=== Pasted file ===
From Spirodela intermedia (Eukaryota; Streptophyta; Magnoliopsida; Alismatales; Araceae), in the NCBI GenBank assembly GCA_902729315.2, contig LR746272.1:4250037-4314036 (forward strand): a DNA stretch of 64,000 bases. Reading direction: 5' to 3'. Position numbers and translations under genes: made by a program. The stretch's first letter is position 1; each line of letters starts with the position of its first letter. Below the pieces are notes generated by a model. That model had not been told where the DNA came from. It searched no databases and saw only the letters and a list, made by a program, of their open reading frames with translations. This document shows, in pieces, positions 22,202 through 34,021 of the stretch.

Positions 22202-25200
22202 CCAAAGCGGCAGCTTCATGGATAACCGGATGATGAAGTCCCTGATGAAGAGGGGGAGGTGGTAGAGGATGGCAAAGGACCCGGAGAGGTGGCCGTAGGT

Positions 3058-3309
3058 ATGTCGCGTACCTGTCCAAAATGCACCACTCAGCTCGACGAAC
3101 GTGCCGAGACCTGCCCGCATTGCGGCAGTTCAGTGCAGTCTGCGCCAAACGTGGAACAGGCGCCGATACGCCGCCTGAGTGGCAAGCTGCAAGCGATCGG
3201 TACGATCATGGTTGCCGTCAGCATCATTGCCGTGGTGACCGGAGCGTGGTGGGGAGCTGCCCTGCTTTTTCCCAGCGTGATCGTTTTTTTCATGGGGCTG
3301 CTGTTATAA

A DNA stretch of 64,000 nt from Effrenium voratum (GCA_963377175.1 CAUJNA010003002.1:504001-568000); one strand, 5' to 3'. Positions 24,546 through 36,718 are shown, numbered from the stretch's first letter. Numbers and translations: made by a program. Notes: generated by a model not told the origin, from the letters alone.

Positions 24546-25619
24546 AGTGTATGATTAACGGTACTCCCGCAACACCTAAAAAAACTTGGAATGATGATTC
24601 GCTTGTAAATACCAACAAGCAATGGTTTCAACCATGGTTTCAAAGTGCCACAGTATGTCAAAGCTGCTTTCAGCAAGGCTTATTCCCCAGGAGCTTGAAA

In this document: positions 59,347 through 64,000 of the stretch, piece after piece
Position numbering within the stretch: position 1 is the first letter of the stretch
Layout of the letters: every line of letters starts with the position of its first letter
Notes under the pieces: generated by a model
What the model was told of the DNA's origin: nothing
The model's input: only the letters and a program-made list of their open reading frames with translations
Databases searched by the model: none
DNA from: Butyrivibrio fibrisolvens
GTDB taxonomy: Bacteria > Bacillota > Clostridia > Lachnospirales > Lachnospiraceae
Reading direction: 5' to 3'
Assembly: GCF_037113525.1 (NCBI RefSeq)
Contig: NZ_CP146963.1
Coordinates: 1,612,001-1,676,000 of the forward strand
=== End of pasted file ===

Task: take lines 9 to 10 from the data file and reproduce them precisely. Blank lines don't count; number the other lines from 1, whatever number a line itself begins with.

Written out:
A DNA stretch of 64,000 nt from Effrenium voratum (GCA_963377175.1 CAUJNA010003002.1:504001-568000); one strand, 5' to 3'. Positions 24,546 through 36,718 are shown, numbered from the stretch's first letter. Numbers and translations: made by a program. Notes: generated by a model not told the origin, from the letters alone.

Positions 24546-25619